News & Features » Miscellany

Reviews of the latest CDs from Stephen Bennett, Bob Margolin and Bauhaus.

Now Hear This

Stephen Bennett, "The Nutcracker Suite for Guitar Orchestra," (New Vision Cimirron/Rainbird Records) — If you're looking for that last-minute musical addition for your small family holiday gathering or for something simply to help you get right with the season, Bennett's Christmas recording could be for you. For this primarily acoustic project, Bennett used a host of vintage guitars to create a warm and shimmering sound that's just right for sitting around with loved ones or for decorating the tree. The project was first released in the early '90s but Bennett and co-producer Kim Person recently went back into the studio armed with improved recording technology to add new parts to the original. What they've produced is a joyous and timeless recording. Though many old favorites such as "The Nutcracker Suite," "Silver Bells," "Auld Lang Syne," and "Joy to the World" are included, they're wrapped in a mood that veers away from the all-too-typical commercial assault of the season. "Guitar Orchestra" is available for $15 plus shipping through (757) 898-8155.
Ames Arnold

Bob Margolin, "Hold Me To It," (Blind Pig) - Bob Margolin's estimable position in the blues community is set. His career as both a seven-year member of Muddy Waters' band and his ensuing 20-year gig as band leader and standard bearer for the "old school" blues style ensure his status as a respected player. This considered, I was surprised to be disappointed by Margolin's first Blind Pig release. No doubt, there is great playing aplenty here; "All You Left Behind" opens the record with tough slide and full-bodied vocals. "Wee Baby Blues" captures Margolin and Muddy's son Big Bill Morganfield laying down a 4 a.m. feel and "Mean Old Chicago" gets deep in a Chicago groove. But for the most part Bob's choice of self-penned material just doesn't click; the lyrics take a stab at simple blues poetry but come off as cute or wandering and his inclusion of Bob Dylan's "Not Dark Yet" is truly mystifying. Margolin says the focus here is the band's sound and that's indeed the strength of the CD. Put this powerhouse playing together with a better choice of material and Margolin would have the project his talent deserves.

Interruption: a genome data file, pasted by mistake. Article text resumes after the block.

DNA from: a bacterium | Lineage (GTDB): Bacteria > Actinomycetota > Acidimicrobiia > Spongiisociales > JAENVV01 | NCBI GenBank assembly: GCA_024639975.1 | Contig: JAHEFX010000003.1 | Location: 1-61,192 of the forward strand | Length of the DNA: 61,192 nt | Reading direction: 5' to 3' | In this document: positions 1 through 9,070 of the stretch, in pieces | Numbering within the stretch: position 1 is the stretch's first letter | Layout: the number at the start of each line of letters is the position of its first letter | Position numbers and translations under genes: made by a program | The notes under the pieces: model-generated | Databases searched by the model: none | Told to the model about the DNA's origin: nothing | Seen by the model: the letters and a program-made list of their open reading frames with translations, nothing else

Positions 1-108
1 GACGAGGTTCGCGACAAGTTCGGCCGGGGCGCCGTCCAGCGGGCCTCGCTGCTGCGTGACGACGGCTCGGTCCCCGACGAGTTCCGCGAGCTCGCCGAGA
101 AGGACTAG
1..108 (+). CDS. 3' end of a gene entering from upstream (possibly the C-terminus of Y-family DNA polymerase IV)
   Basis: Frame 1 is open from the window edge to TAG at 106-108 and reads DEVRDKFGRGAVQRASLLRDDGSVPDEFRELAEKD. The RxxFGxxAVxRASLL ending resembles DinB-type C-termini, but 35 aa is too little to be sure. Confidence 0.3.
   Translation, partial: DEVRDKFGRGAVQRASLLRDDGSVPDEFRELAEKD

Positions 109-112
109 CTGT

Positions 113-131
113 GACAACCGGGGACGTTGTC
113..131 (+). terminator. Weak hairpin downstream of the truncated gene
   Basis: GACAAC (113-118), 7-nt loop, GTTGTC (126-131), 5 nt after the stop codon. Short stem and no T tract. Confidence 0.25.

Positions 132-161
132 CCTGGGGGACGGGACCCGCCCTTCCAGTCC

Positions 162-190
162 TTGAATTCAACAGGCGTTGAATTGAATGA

Ames Arnold

Bauhaus, "Gotham," (Metropolis) —When the founding fathers of goth reunited for a limited tour last year, the spark and passion seemed as bright as ever. The successful careers of Bauhaus' individual members, evident on this double CD, made them more confident and capable players.

Recorded in New York, "Gotham" is simply the band's best material recorded live. "The Passion of Lovers" comes across with great power. "Bela Lugosi's Dead," the most eerie of goth classics, is stretched out with added guitar noise and a faster tempo.

Bauhaus has always chosen its covers well. In addition to David Bowie's "Ziggy Stardust," and the altered "Telegram Sam" of T-Rex, the quartet pays respect to Dead Can Dance with "Severance." Peter Murphy's voice resonates with the same tone as Brendan Perry's. The second disc ends with a new studio version of the song.

Hopes for a complete re-formation of Bauhaus are still up in the air. In the meantime, "Gotham" is a great way to keep the faith.
Jeff Maisey, The Virginian-Pilot

Add a comment